The two claims on appeal—declaratory judgment and breach of contract—involve essentially the same issue: Based on the Agreement, were Delehanty, Gies, and the other teachers entitled to compensation for teaching MTSSr classes during some of their seminar periods? Both claims require an interpretation of the contract and an application of the facts to determine whether the Board was contractually obligated to provide additional compensation. The parties here do not agree on all the facts involved, but they agree that there are enough uncontroverted material facts to rule as a matter of law on the remaining claims. The parties agree that the principal assigned Delehanty and Gies to teach MTSSr classes during some of their seminar periods. The case turns on this one fact.
Two contract provisions are at issue, the definitions of a normal teaching load and an overload assignment.
"A. Normal Teaching Load
1. The normal teaching load at the high school shall be six (6) class periods and 2 (two) seminars per 2 (two) day scheduling cycle (in general eight student periods) and duties as assigned by the principal during seminar period. The seminar may be used for individual tutoring, activities, clubs, and/or facilitating lessons provided to all teachers related to a content area and career clusters.
. . . .
"B. Overload Assignments
1. When a teacher accepts an additional daily class period on a regular basis beyond the normal teaching load it shall be considered an overload assignment.
2. Teachers shall be compensated as follows for an overload assignment. High School—an additional one-sixth of salary schedule amount Middle School—an additional one-sixth of salary schedule amount."
The sole issue here is whether the MTSSr assignment qualifies as an "Overload Assignment" under the Agreement. The motions for summary judgment hinge on whether the MTSSr assignment is considered an "additional daily class period" under the contract. If so, Delehanty, Gies, and the other teachers would be entitled to additional compensation under the Agreement.
Delehanty and Gies argued that they had to teach seven, instead of six, classes because they were assigned to teach MTSSr. But whether Delehanty and Gies must teach more is not the real question. The real question is whether the MTSSr assignment was an additional daily class. Delehanty and Gies also argue that as a result of being assigned to teach MTSSr they were required to use their planning time to prepare for the lesson. U.S.D. 475 disagreed with Delehanty and Gies' argument, stating that no planning was needed to teach MTSSr. Under the Agreement, Delehanty and Gies were entitled to "one class period per day for planning." But again, whether Delehanty and Gies were forced to use a portion of their planning period to plan for MTSSr is also immaterial because, even if they do, it does not mean that MTSSr is an "Overload Assignment."
After reviewing the Agreement, we find the contract to be unambiguous. Under the plain language of the contract, teaching MTSSr during two weekly seminar periods was not an "Overload Assignment" as defined by the Agreement. As a result, no additional compensation is required. There are three primary reasons we reach this conclusion.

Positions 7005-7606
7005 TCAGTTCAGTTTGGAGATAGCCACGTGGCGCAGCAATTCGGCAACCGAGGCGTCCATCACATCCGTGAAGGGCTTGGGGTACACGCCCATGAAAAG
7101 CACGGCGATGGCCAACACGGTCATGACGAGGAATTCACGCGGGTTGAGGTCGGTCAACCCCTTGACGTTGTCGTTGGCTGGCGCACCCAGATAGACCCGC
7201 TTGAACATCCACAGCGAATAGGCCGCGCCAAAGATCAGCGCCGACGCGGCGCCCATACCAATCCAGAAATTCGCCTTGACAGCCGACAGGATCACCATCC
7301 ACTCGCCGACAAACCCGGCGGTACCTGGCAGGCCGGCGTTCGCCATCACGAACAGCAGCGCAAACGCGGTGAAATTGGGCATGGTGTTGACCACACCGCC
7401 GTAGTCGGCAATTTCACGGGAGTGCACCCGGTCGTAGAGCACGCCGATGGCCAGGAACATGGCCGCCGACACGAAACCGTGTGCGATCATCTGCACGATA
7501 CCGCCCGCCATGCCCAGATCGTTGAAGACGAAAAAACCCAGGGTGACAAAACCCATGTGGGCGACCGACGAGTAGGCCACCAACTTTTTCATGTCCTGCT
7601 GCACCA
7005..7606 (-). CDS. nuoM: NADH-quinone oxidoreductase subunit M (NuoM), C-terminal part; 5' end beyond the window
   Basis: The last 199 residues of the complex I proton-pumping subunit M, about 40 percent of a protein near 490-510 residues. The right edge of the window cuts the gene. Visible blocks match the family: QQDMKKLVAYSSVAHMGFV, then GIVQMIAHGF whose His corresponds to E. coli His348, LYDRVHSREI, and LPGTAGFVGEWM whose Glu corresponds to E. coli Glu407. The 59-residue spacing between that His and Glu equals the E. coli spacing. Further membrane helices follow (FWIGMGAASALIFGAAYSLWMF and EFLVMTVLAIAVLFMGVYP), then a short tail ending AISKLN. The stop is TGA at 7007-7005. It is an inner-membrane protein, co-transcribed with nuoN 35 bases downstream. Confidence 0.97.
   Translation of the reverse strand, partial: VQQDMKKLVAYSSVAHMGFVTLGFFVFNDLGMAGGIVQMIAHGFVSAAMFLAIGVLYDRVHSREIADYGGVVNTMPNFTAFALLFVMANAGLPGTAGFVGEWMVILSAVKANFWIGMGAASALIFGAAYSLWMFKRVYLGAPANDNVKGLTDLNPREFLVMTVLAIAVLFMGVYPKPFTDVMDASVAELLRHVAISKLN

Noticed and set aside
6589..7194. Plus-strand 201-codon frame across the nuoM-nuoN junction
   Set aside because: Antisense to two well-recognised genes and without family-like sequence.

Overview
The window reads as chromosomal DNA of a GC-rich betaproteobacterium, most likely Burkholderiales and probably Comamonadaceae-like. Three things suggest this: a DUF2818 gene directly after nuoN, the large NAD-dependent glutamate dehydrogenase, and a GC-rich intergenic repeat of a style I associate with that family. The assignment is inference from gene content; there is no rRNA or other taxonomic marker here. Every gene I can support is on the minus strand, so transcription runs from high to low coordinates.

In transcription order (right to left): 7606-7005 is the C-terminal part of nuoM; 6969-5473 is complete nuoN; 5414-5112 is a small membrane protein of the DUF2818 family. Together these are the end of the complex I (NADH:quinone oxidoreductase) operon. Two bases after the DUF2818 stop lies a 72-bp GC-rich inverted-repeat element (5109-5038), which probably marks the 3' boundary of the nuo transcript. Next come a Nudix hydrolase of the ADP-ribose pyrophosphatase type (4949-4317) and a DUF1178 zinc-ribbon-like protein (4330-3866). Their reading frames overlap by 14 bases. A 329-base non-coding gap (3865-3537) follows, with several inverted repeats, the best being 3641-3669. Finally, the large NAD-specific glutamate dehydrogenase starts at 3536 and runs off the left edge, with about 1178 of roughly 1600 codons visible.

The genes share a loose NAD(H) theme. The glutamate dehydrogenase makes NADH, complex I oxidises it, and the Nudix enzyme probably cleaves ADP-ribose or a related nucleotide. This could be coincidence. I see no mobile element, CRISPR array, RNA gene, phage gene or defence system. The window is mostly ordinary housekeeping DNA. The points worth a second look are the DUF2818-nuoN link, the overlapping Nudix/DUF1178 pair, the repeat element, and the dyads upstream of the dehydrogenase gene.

First, the Agreement separated a class period and a seminar period into two distinct groups. MTSSr required some teaching, but it did not require the same amount as a traditional class as evidenced by the fact that it was accomplished in just two seminar periods. Teachers were not required to teach MTSSr daily for an entire class period, so it could not qualify as an "Overload Assignment" as defined by the Agreement. Delehanty and Gies seemed to tacitly acknowledge this because they did not request a full "additional one-sixth" of their salary that accepting an "Overload Assignment" would entitle them to under the Agreement. Instead, Delehanty and Gies only requested 40% of one-sixth of their salary for teaching MTSSr during seminar.
Second, the Agreement allowed the principal to assign duties during the seminar period and then included a permissive, although not exclusive, list of seminar assignments. The parties agreed that all teachers had a seminar assignment every day. These assignments included: "MTSS reading, MTSS math, Student to Student Seminar, Behavior interventions, Team and/or Cluster. There are duties associated with each assignment." The Agreement also specifically allowed individual tutoring which was much like the MTSSr duties, with a limit of 12 students per seminar. The purpose of MTSSr was to improve the reading ability of designated students.
Third, this interpretation is bolstered by a later provision in the Agreement which provided that the "supervisor may require licensed staff to perform additional duties as may be assigned within the duty day." The assignment of MTSSr duties fell within this provision as it is within the duty day.
The district court reached the correct decision when it granted part of U.S.D. 475's motion for summary judgment and denied Delehanty and Gies' motion for summary judgment. See In re Estate of Broderick, 286 Kan. 1071, 1082, 191 P.3d 284 (2008) (court can affirm the district court even if the district court reached the right conclusion for the wrong reason). Summary judgment is proper in favor of U.S.D. 475 for the breach of contract and declaratory judgment claims.